Conjuring the fighting spirit of the country's founders, a large group of defiant protesters gathered on the west steps of the Capitol rotunda Friday for a "tea party" modeled after the Boston Tea Party of more than 200 years ago.
Instead of tossing bales of tea overboard, however, this crowd seemed more interested in tossing President Obama and members of Congress out of power.
The event was part of what has become known as the Tea Party Movement, a series of rallies and demonstrations taking place in cities around the country to protest increased taxes, budget deficits, the recently passed federal stimulus package and trillion-dollar bailouts of the financial and auto industries.
Event organizer David Kirkham said he decided to put together one of the events locally because he viewed rampant deficit spending by the federal government as no different from the "intolerable acts" that led to the original Boston Tea Party.
"We are not spending our own money," Kirkham said after the rally. "We are taxing our children. Our children have no representation and we are taxing their dreams."
During the rally, he urged the president to not get the country in more economic trouble.
"Common sense tells us that if you find yourself in a hole you stop digging," Kirkham told protesters. "We are here to say to Mr. Obama, 'Put down that shovel!' "
Salt Lake County resident Greg Zenger said he was there because he was tired of federal, state and local taxes going up.
"Everybody is digging into our pockets deeper and deeper," Zenger said. "We are rushing headlong into socialism and it's just wrong. It's not what this country was founded on."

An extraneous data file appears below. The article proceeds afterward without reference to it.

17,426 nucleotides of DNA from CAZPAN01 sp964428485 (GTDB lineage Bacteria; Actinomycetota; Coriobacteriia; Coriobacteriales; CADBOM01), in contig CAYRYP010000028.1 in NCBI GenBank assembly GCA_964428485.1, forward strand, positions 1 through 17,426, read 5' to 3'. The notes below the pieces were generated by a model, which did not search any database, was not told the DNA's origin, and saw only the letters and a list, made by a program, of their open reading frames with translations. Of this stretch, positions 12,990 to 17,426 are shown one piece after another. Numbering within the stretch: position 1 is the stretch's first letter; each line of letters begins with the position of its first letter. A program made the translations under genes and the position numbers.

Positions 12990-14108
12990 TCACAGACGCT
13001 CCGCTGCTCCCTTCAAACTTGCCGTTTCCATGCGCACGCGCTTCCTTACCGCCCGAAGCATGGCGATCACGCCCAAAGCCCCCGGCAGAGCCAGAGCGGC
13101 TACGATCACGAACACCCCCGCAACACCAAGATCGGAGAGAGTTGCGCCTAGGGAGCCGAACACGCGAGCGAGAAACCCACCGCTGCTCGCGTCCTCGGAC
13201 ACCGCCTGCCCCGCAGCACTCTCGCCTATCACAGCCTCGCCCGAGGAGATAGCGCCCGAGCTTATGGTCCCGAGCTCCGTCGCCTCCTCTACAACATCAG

Recent federal bailouts of the failing financial and automobile industries are what brought South Jordan resident Janalee Tobias to the Capitol to protest.
"We're sick and tired of rewarding bad behavior," Tobias said.
Dozens of rally participants carried handmade signs reading, "Debt is killing our country" and "Put an end to borrow and spend." Several had small children in tow who were also carrying signs that read, "Stop stealing money from my piggy bank!"
Spanish Fork resident Keryn Ross had her four children with her.
"I want them to understand they can be part of the political process," Ross said. "I'm worried about my kids. I'm worried that this recklessness is all going to come down on them in 20 or 30 years."
Many in the crowd were there to prompt state lawmakers to pass HJR17, a joint resolution urging Congress to reject any future bailout legislation and stop spending money the federal government does not have.
The resolution is sponsored by Rep. Craig Frank, R-Cedar Hills, who spoke to rally participants and told them to contact their representatives expressing support for it.
"Let's get government out of our pockets," Frank said to cheers and applause.
A handful of other Republican representatives took turns briefly addressing the crowd. Rep. Christopher Herrod, R-Provo, commended them for showing up.
"Up here on the Hill we do not hear enough from you," Herrod said. "The silent majority better stop being silent or they might find they are no longer in the majority."
Rep. Ken Sumsion, R-American Fork, said massive federal deficits were "enslaving our kids."
"Let's hold all of our congressmen and senators accountable for their votes to bail out these millionaires and billionaires," Sumsion said.
Rep. Michael Noel, R-Kanab said he was just as disappointed with the previous administration's sense of fiscal responsibility as he was with the current one.
"Ronald Reagan said the only way stop government growth was to stop feeding it," Noel said.
Not everyone in the rotunda, however, was sympathetic to the complaints of the protesters and lawmakers.
"I think it's funny that the people who screwed it all up are the first ones to complain about the solutions," Holladay resident Steve Ivie said.